Labor to oppose retrospective Budget super changes

Federal Budget 2016/17, Budget 2016, superannuation, Budget in reply speech, Bill Shorten, ALP, Labor, retrospective changes to superannuation, LISC, LISTOLabor will oppose some of the 2016 Budget changes to superannuation, Opposition Leader Bill Shorten has said in his Budget in Reply speech.

“Labor will gladly support our own clear and costed policy to close the unsustainably generous superannuation loopholes at the very top end,” said Bill Shorten.

“We welcome the fact that three years after they voted to abolish Labor’s Low Income Superannuation Contribution, the Liberals have decided to keep it and simply rename it.”

The Government legislated the LISC to end from 30 June 2017. However the 2016 Budget included an almost identical Low Income Superannuation Tax Offset (LISTO) – to apply from 1 July 2017.

However Labor does not welcome the retrospective changes to superannuation in the Budget.

“Labor’s reforms to maintain the fairness and integrity of superannuation however, will only ever be prospective and predictable – so people can plan for the future with security,” said Mr Shorten.

“But the Coalition’s changes are chaotic and unprecedented. They were made with zero consultation.”

“They dangerously undermine what’s acknowledged as the world’s best system for securing a decent retirement for all Australians.”

“The Treasurer claims only a small number of superannuation account holders will be affected. That’s untrue. When the system is undermined, everyone is affected, everyone is at risk.”

“Every superannuation account holder can now only guess what Malcolm Turnbull and Scott Morrison will do next.”

“This is a matter of principle for us.”

“Labor has very grave concerns about retrospective changes – which is precisely why our reforms to Negative Gearing and Capital Gains explicitly rule out retrospectivity.”

It is unclear yet exactly which measures Labor will oppose – both the $1.6 million transfer balance cap and the lifetime $500,000 Non-Concessional Contributions cap have retrospective elements. Whether Labor will support other Budget superannuation measures changes, such as the change to Transition to Retirement pensions, is also unclear.

Perhaps these questions will be answered in the imminent election campaign?

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3 Replies to “Labor to oppose retrospective Budget super changes”

  1. The Liberal Party changes to superannuation are manifestly unfair. Had we known that such measures were coming, we would never focussed our retirement plans on superannuation and made only the statutory minimum payments. As it is, our SMSF retirement nest egg’s income ability has been diminished and worse still, or plan to top up our super with concessional monies to complete our “plan”” and retire with some dignity and not ever be a burden on social welfare has now floundered. Our plan has been to build my husbands super account as he is older and will retire first. Now we find that as a couple we will be limited to $1.6M and its now too late for me to build up my own account in our SMSF, thanks to Morrison and Turnbull.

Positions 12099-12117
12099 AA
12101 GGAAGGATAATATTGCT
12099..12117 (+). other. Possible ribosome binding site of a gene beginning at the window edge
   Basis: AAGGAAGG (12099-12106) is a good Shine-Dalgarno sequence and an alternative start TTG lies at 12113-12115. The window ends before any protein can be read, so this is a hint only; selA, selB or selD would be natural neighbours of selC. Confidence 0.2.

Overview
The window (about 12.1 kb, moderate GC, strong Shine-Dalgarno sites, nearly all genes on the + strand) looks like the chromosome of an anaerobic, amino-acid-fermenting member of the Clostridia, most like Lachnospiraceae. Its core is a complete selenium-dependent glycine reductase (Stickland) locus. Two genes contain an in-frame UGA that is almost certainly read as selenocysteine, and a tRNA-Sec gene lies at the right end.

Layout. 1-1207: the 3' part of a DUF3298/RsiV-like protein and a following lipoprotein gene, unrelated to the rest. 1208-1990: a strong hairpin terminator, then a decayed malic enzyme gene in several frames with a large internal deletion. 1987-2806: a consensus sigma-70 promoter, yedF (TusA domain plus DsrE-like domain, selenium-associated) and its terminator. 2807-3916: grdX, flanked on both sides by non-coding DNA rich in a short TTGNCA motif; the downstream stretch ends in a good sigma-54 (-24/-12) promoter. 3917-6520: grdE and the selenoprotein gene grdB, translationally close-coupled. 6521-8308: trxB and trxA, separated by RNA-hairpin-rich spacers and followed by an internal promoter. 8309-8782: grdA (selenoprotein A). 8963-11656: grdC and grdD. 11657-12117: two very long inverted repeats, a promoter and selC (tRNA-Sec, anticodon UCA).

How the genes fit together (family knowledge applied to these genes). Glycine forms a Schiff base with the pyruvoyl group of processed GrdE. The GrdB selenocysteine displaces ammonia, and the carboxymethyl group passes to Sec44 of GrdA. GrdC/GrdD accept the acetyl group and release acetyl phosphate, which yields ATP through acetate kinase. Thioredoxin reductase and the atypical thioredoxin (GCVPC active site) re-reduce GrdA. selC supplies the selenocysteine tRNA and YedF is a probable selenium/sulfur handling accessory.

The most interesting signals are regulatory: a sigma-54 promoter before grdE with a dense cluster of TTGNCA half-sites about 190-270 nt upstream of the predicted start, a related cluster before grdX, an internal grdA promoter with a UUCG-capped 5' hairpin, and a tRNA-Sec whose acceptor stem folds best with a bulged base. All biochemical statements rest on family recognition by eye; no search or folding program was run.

$1.6M is grossly inadequate to provide a comfortable income for a married couple during periods of extremely low interest rates and falling dividends. My husband and I are totally mortified, that any government would actively prey on what it believes are people who have little political voice. Shame on you Turnbull and Morrison. Begone with both of you.

    1. Yes Viki, I entirely agree with you. For almost two decades have we been enticed by governments of various persuasions to look after ourselves. The one who had the financial resources were rightfully using the super incentive to maintain their lifestyle after retirement. People only complied accordingly and planed with the given rules for their future. Most of the people who had the means to accumulate, also married and had children much later. As it is in my case, and possibly for many others, still having children attending universities at parent’s retirement age, which one would have factored into super during the accumulation phase. Assuming generously, if someone had $ 800.ooo over the $1.6 Mill tax free earning limit. At 15% Tax, would amount to Tax of $ 6000,-. This amount would cover just the Uni Fee for half a year, not considering all other support expenses required for children at this stage of their life.
      It is a retrospective punishment for everyone who was taking care of their future. It was a perfect recipe by the coalition to loose their most stable voter base.
      Bernard

      1. Yes Bernard,

        I agree entirely, also the new super limit for many people is effectively $500K, given that many small business people defer their own wages for many years while they establish their enterprise, now instead of being able to sell up at retirement and put a reasonable sum into super, they have a limit of $500K.

        Wow, what a completely and absolutely discriminatory despicable measure by a so called Liberal government that is putting itself up as the champion of small business for the coming election. Again shame on you Turnbull and Morrison.

        Regards

        Viki

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